Tuesday, June 29, 2010

Wales and Paul Anka

Now, I know I've not been writing very much. And I keep making excuses for it, so I may as open with a few more:
- I'm a lazy bugger
- I've been busy/going out nigh on every night/watching a LOT of television on a varying scale from awesome (The Wire) to oh-god-why-do-I-watch-this-again? (Smallville).
- Lastly, and most importantly, I'm been finding myself disappointingly devoid of inspiration.

It happens, and so easily and smoothly if you let it. You pass up plans due to work exhaustion. You depart from a party because you have work the next day. All too simply, work and 'life' (that which we live to earn money: that most fickle of mistresses) get in the way. For this reason, sometimes it's nice to get away, even if it is just for a weekend; to have that time with your friends in the middle of nowhere, with nothing but time, alcohol and companionship; with bracing fresh air and a night sky refreshingly devoid of pollution and instead sprinkled with a thousand twinkling stars. A weekend away in Wales a couple of weeks back could not have come at a better time for me. Work was beginning to pile on, making me ever more jaded and lethargic on a daily basis. Quite simply I needed the time away. No reports, no spreadsheets, no e-mail.

Now this isn't to say that Wales is a back-end country with nothing going for it. Cardiff and Swansea are amazing cities with a fair degree of urban life. But we rented out a 14-man cottage near Cwmyoy, basically in the middle of nowhere. An epic cottage with a sound system that could select any or all of the rooms in the house, a massive kitchen with a long rustic wooden table and an Aga oven. And we loved it. As a city boy born and bred, when I take a holiday or short break, I have only a limited amount of appreciation and awe for buildings, especially those similar to ones I have previously seen.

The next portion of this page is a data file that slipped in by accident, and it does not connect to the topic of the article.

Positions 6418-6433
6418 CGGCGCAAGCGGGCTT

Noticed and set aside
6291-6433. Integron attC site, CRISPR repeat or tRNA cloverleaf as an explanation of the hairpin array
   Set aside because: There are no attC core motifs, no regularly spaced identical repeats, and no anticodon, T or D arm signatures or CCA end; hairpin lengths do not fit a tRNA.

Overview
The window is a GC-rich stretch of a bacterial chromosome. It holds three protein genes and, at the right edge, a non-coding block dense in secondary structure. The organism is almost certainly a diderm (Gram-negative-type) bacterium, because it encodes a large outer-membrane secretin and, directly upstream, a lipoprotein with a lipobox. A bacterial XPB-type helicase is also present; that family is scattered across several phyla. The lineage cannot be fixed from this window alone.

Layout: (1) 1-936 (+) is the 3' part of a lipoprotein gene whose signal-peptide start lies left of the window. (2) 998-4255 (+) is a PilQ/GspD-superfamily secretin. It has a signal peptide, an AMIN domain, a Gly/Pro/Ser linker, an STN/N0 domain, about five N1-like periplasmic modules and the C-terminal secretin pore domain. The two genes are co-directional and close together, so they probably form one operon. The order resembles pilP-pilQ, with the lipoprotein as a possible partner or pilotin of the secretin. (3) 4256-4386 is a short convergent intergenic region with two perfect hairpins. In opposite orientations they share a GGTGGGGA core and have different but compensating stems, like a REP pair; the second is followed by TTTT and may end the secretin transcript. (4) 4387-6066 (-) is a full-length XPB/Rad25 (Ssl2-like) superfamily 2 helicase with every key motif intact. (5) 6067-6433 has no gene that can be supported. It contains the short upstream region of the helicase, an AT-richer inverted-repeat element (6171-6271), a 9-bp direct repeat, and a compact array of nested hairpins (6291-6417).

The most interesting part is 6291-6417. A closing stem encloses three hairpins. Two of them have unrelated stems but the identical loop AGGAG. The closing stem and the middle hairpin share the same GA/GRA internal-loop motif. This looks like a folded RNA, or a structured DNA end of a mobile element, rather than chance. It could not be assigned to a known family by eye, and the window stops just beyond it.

Rather I take greater pleasure in seeing mountains, lakes, wildlife. In other words, everything one doesn't habitually see when working within London's 'Square Mile'. We heard no sirens, we had no internet (both a blessing and a curse given my addiction to it, and the dependence on it) and even very little mobile phone reception. Instead under the circumstances we had little else to do but just sit, talk, drink and enjoy each other's company: it was great. We did take a couple of mini hikes up the hills (we WERE near the Brecon Beacons after all) and a road trip to Brecon proper which basically ended up being a pub lunch and a quick walk around, but this didn't bother any of use too deeply.

Instead we drank, we played poker, we listened to a variety random CDs including this beauty which I bought immediately I returned to London: "Rock Swings" by Paul Anka. It blew my tiny mind! A dozen or so pop and rock songs covered by this retro crooner (and favourite of the Gilmore Girls, ahem), and maybe it was the Captain Morgan talking, but I really got a kick out of it!
I also got a kick out of the highly indecent and boundary-crossing banter with which I shall not besmirch your gentle eyes :)

When I was dropped off back home on the drizzly Monday evening, physically drained despite having guiltily slept in the car ride back (so much for being good road trip company!) I felt for the first time in several days the unfamiliar sensation of solitude. However the lingering undertone was one of having broken free of the 9-5 box. The reminder of possibility was enough for me. All it takes is a couple of hours' drive, a trunk full of alcohol and a handful of thoroughly decent people.

Play me out, Paul.

"Frank said it / I did it my way"

5 Response to Wales and Paul Anka

29 June 2010 at 00:32

Those pictures are incredibly beautiful! I'm sure it felt awesome to get away from the 9-5 blahs and recharge for a weekend.

29 June 2010 at 15:20

Having a new Stephen post in my reader this morning made my day. I missed your wonderful writing and your reflections!! Sounds like the PERFECT getaway - glad you broke free of the 9-5 for a little while; I know how much it was getting to you. And I fully empathise with the whole life getting in the way of living, thing - breaks like this can do wonders though. :)

30 June 2010 at 03:13

I can't believe Smallville is STILL on. Is it in it's 9th season or something ridiculous like that? By the way, your pictures are lovely.

30 June 2010 at 08:24

Those are beautiful pictures! And I'm glad you had a wonderful time getting away from the drudgery of life. The blissful feeling of the perfect-at-the-time vacation almost makes the work worth it. (Almost.)

My mom watches Smallville still, and I always wonder why.

20 July 2010 at 03:08

Wow, how beautiful! I want to go there! Sounds like the perfect holiday :)